The London-based company, which has maintained an office in Shanghai since 1994, has been granted a license to operate independently in China, it said today in an e-mail. Details of the inaugural auction will be announced later date, it said.
“The art market continues to grow at a tremendous rate due to the burgeoning interest, in art particularly in Asia and China,” Steven P. Murphy, chief executive officer of Christie’s, said in the release.
Sales of art and antiques in China raised 10.6 billion euros ($13.7 billion) in 2012, making it the world’s second- biggest market, according to a report published last month by the European Fine Art Foundation. The country’s regulatory framework has previously hindered foreign companies from holding events in China, leaving Hong Kong as the center for international auctions.
Hong Kong was Christie’s third-biggest auction center in 2012, contributing 440.9 million pounds ($673 million) of sales. The number of clients from mainland China bidding at its international auctions has doubled since 2008, the company said.
The main motivation behind securing the license is to sell locally-sourced objects to mainland Chinese clients.
“The idea is to source locally like we do in London or Paris or Geneva,” Francois Curiel, Christie’s president of Asia operations, said in a phone interview. “Right now most Chinese are buyers. But in a few years they might be sellers too.”
The 30-year license allows Christie’s to hold auctions anywhere in China, though it is barred from selling cultural relics inside the country, which can mean anything created before 1949.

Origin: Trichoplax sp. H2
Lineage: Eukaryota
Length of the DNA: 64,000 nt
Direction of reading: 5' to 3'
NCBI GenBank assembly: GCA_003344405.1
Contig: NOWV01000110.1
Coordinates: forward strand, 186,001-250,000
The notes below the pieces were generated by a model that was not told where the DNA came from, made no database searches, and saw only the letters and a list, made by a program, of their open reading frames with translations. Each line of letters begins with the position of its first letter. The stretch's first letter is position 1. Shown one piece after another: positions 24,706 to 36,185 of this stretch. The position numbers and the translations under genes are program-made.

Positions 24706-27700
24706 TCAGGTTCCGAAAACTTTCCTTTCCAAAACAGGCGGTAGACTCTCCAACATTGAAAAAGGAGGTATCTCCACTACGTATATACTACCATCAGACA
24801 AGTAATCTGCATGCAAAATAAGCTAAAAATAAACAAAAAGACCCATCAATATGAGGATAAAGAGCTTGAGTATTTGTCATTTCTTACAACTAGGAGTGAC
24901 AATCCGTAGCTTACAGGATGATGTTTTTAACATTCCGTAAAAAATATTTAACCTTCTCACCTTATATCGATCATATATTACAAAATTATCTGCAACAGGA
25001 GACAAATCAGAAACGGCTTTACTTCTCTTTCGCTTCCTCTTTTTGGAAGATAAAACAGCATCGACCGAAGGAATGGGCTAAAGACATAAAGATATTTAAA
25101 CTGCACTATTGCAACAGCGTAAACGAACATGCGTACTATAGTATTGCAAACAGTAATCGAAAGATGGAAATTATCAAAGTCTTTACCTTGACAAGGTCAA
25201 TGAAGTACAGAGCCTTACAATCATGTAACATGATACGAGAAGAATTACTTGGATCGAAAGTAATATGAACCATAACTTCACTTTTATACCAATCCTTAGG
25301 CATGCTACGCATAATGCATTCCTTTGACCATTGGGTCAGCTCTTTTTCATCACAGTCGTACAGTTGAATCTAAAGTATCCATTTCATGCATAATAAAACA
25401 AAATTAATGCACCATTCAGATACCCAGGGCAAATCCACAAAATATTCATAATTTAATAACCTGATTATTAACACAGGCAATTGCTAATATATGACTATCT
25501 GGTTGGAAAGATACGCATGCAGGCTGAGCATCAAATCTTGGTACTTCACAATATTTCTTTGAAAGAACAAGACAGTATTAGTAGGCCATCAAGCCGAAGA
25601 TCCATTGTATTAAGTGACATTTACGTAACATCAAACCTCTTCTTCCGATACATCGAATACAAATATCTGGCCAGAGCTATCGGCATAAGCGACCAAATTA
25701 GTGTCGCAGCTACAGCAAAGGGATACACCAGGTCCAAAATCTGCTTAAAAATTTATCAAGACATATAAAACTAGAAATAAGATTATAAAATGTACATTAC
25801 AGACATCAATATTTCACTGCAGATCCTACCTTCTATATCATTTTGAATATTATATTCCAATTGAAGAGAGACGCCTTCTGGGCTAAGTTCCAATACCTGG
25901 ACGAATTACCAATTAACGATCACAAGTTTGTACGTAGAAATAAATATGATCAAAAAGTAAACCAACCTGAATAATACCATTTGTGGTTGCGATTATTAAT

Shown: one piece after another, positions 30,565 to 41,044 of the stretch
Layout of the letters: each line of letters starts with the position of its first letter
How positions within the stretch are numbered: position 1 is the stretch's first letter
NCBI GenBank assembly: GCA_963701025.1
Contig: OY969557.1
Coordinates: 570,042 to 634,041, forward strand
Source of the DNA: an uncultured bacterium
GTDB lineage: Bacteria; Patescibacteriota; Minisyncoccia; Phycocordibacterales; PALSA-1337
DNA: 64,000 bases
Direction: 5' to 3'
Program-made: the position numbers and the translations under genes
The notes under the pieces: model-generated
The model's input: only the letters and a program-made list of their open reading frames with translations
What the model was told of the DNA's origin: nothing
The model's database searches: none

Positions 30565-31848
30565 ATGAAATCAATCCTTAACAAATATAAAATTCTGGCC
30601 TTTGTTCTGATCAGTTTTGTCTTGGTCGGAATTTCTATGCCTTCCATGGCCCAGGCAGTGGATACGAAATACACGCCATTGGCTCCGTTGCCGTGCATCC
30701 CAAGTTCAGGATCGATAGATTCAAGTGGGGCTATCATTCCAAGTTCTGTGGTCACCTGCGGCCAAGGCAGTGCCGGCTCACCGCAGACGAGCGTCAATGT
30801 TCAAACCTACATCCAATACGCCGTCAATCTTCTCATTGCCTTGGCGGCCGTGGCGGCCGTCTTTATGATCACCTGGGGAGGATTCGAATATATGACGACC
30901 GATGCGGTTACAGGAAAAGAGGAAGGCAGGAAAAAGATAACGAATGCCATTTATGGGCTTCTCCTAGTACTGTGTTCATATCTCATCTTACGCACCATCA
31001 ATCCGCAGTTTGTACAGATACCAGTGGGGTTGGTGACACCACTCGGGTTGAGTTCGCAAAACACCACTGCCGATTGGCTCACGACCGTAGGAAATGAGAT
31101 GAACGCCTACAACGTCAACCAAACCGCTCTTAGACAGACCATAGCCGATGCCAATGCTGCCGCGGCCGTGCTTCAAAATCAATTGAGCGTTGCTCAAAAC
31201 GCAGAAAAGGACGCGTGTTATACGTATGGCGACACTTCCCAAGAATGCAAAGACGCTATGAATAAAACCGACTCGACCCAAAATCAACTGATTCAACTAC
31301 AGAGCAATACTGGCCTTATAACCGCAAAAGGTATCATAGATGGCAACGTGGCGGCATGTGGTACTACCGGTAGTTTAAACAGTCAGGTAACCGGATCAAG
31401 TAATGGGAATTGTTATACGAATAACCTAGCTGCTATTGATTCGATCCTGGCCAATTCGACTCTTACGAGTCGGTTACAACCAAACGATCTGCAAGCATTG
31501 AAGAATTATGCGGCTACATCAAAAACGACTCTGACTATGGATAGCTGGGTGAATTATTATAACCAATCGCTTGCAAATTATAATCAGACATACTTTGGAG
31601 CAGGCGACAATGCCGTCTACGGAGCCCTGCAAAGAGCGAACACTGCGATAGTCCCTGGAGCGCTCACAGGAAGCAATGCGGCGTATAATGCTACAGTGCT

The company plans to sell wine, jewelry, watches and contemporary Chinese paintings, as well as modern paintings from abroad. To avoid a thicket of taxes, it may hold some of its sales in duty free zones.
A relationship with Forever Christies, a Beijing-based auction house which licensed the Christie’s name, would end after its final auction in May, he said.
Sotheby’s (BID) has just ended a six-day auction in Hong Kong with a total sale of HK$2.18 billion ($281 million), led by wines from El Bulli’s cellar and a jeweled Patek Philippe clock that set an auction record for a clock by the Swiss maker.
The publicly traded, New York-based auction house, said in September last year that it had signed an equity joint venture agreement with China’s Beijing GeHua Cultural Development Group, a state-owned media conglomerate. An inaugural sale, comprising a single work by the Chinese contemporary artist, Wang Huaiqing, was held in Beijing on Sept. 27 and raised 1.7 million yuan ($267,307).
Last month, Tefaf, the world’s biggest art and antiques fair, said that it was in talks with Sotheby’s to plan a collaborative event in China.
A group of U.K. auctioneers is holding a sale of art and antiques valued at 8 million pounds in mainland China later this month.
The recently formed Association of Accredited Auctioneers (Triple-A), comprising 21 independent firms from around the U.K., will sell about 400 lots at the Xiamen Free Port in Fujian province on April 21.